The coronavirus (COVID-19) pandemic has changed many elements of our everyday lives, including how we shop. The introduction of movement restrictions meant the closure of most physical shops, so many consumers have been doing their shopping from home instead. In May 2020, over a third of retail spending was online – the highest ever share. In this ONS blog they take a closer look at the online retail sales data to understand this trend.
Coronavirus and the economic value of human life or ... Is the lockdown worth it? Institute of Economic Affairs (June 2020)
This IEA briefing examines the ongoing argument about easing or ending the lockdown restrictions and considers numerous factors that will affect government decisions. It emphasises the importance of putting a monetary value on life as a tool to make cost-benefit analyses about the effectiveness of lockdown and makes clear that while people may feel squeamish about looking at human life in financial terms, such calculations are necessary to make the most of limited resources in the fairest and most effective way.
Better Transport | Covid-19 Recovery Renewing the transport system (July 2020)
The Campaign for Better Transport released a report looking at how the transport system can be renewed in the face of slashed fares revenue, public health concerns and economic downturn. The report argued that there is an opportunity to transform the transport system to facilitate economic growth, meet legal obligations around carbon emissions and air quality, and tackle social exclusion. The report recommends that Government should:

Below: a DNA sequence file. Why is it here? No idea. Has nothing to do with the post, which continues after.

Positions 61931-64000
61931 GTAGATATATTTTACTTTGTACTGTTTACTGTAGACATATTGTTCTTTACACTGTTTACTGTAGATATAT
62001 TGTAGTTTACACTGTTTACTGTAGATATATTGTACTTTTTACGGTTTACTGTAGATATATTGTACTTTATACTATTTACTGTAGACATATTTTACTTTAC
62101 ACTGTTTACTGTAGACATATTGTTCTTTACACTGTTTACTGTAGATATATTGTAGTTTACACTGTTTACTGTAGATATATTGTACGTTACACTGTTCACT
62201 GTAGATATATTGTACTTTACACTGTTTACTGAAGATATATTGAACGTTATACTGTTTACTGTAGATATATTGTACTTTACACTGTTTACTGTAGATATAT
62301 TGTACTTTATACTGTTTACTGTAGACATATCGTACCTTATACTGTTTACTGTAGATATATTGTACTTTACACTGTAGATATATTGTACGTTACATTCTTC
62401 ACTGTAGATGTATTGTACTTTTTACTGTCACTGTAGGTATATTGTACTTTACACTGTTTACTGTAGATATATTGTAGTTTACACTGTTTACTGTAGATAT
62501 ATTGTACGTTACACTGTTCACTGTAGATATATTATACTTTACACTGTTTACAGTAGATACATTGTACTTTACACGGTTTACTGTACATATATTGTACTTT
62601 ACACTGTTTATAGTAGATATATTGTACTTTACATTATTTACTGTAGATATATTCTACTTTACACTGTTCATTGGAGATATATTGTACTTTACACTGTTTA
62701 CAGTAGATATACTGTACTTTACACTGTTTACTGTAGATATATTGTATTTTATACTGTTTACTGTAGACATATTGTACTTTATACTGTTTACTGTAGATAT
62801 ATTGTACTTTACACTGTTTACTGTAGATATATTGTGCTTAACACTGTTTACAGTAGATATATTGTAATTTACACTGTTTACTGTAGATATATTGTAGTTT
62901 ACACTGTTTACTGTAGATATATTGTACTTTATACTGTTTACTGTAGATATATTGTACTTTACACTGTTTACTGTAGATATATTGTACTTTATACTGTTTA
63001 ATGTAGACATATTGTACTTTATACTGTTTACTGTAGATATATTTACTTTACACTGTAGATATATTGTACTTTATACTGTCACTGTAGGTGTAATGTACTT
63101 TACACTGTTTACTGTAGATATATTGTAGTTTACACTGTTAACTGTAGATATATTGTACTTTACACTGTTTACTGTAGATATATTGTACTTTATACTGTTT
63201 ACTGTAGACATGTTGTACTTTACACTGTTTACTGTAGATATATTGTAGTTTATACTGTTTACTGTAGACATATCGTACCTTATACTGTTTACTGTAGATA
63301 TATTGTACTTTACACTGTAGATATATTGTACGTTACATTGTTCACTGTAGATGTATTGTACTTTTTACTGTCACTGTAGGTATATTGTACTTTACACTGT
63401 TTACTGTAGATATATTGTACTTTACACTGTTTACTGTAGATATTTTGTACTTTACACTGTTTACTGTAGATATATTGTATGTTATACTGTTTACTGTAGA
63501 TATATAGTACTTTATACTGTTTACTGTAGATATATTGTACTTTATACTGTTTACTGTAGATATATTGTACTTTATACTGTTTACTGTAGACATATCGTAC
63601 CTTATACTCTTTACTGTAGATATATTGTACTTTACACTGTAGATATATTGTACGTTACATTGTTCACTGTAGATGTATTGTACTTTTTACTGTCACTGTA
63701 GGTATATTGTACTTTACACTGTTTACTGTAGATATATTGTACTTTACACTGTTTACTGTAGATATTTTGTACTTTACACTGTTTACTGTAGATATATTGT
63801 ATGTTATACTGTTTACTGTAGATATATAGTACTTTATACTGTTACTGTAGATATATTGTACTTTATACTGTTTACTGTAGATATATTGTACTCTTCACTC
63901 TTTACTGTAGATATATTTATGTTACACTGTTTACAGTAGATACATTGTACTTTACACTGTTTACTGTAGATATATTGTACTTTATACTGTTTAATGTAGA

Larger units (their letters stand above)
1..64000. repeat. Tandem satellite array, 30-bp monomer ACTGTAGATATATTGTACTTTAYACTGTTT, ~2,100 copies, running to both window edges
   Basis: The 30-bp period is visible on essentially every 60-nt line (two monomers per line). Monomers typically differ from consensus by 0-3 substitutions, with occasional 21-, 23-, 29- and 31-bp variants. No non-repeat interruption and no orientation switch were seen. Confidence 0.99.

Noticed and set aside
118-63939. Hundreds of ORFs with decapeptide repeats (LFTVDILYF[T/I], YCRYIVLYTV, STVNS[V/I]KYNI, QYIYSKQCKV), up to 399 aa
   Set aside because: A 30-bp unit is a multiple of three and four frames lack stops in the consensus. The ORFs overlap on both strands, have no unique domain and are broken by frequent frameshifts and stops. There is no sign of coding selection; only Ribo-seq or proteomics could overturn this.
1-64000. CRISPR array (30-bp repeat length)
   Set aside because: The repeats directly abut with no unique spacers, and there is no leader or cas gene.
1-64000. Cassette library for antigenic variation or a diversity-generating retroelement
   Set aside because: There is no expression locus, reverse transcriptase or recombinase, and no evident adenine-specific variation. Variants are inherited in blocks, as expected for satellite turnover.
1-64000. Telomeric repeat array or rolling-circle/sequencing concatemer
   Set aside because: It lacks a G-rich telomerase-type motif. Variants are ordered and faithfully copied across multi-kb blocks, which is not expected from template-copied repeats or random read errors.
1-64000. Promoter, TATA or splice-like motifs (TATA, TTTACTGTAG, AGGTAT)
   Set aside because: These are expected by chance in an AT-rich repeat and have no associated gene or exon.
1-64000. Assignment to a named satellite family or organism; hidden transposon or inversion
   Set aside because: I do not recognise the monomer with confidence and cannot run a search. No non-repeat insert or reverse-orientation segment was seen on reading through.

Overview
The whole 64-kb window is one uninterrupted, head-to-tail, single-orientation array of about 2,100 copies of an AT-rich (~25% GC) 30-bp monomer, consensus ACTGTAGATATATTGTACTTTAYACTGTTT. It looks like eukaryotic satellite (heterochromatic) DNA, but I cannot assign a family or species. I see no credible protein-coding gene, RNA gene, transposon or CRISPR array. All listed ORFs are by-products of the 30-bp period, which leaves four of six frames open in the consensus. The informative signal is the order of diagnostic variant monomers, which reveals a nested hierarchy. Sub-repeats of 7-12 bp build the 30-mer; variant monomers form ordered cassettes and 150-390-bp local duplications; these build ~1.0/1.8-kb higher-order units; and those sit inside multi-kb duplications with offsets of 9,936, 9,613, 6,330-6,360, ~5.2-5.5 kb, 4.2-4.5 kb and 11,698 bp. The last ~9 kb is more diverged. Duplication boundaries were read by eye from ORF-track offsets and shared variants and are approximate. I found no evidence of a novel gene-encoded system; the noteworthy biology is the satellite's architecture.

Require local transport authorities to produce plans to permanently reshape local transport networks based on active travel, shared and public transport.
Ensure local authorities and bus operators work together to replan bus provision, with better integrated, multi-modal networks. A new funding approach should be introduced to support bus services.
Not return to the previous franchises on the railway and place a greater focus on leisure as well as commuter travel and new industry structures with devolution of control to city regions.
Accelerate the shift to 100% zero emission road and rail travel through requiring all buses to be zero emission, supporting the growth of a hydrogen fuelled heavy fleet sector in the UK, incentivise the shift to electric vans for deliveries and fleet, and initiate a rolling programme of rail electrification.
Lock in the shift to active travel with permanent infrastructure changes and ensuring that it does not restrict public transport and bus services. E-scooters should be legalised for use on the road and cycle lanes.
Prioritise infrastructure to support sustainable transport, such as rail reopenings, bus priority and digital systems
Establish new sources of raising revenue to support the shift to sustainable transport should be put in place.
COVID-19: Impact on Travel & Hospitality (March 2020)
This document, by McKinsey and Company, (although Amserican focused does offer wider panemic impact views/data) is meant to help with a narrower goal: provide facts and insights on the current situation and its implications on travel. In addition to the humanitarian challenge, there are implications for the wider economy, businesses, and employment. Specifically, this document describes some of those challenges in travel so businesses can navigate through an uncertain situation
COVID-19 -a global insight on travel and tourism impacts UNWTO & Data Partners
This report gathers a collation of data partners committed to support the sector in getting a better and more comprehensive understanding of the impacts of COVID 19 on travel and tourism at global level over the last three months